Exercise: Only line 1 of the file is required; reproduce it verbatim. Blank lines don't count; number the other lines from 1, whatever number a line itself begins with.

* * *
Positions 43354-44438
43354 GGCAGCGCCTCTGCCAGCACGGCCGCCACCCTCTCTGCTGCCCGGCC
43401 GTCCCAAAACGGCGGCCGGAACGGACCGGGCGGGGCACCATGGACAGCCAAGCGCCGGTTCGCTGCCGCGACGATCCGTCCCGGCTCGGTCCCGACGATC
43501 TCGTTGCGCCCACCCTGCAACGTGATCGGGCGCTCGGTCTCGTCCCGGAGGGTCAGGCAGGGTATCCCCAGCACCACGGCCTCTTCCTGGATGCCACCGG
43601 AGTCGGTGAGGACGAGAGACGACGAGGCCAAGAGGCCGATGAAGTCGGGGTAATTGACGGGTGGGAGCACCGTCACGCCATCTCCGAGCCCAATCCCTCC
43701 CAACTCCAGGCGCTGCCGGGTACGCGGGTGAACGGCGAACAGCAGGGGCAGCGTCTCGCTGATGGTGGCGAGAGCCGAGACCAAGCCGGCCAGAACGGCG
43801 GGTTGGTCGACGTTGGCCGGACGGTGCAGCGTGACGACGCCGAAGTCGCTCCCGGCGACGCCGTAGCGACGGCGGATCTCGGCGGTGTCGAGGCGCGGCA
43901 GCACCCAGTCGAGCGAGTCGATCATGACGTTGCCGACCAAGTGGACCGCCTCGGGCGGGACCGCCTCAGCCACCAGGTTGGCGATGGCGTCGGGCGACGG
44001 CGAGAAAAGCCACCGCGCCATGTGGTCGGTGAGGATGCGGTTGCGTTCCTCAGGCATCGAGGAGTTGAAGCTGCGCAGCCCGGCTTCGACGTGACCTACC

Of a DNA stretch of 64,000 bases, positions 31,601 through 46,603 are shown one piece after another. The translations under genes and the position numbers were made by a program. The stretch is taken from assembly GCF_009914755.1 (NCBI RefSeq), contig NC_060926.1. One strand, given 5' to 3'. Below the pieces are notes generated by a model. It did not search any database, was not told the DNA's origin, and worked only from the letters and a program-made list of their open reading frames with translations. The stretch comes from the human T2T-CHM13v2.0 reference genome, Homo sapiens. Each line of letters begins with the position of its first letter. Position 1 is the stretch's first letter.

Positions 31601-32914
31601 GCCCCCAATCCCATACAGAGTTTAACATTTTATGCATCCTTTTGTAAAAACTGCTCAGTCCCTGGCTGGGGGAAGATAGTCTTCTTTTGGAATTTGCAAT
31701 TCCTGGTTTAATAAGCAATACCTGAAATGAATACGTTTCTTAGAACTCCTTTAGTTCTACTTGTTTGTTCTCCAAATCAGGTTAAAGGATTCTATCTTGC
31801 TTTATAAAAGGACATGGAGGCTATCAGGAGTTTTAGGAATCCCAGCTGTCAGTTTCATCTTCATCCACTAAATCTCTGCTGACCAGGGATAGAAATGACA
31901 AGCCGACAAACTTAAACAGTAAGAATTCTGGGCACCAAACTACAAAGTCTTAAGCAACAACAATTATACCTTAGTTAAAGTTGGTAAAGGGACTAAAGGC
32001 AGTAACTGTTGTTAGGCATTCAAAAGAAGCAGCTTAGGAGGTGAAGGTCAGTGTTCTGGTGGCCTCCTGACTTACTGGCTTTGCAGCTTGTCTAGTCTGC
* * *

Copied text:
Positions 43354-44438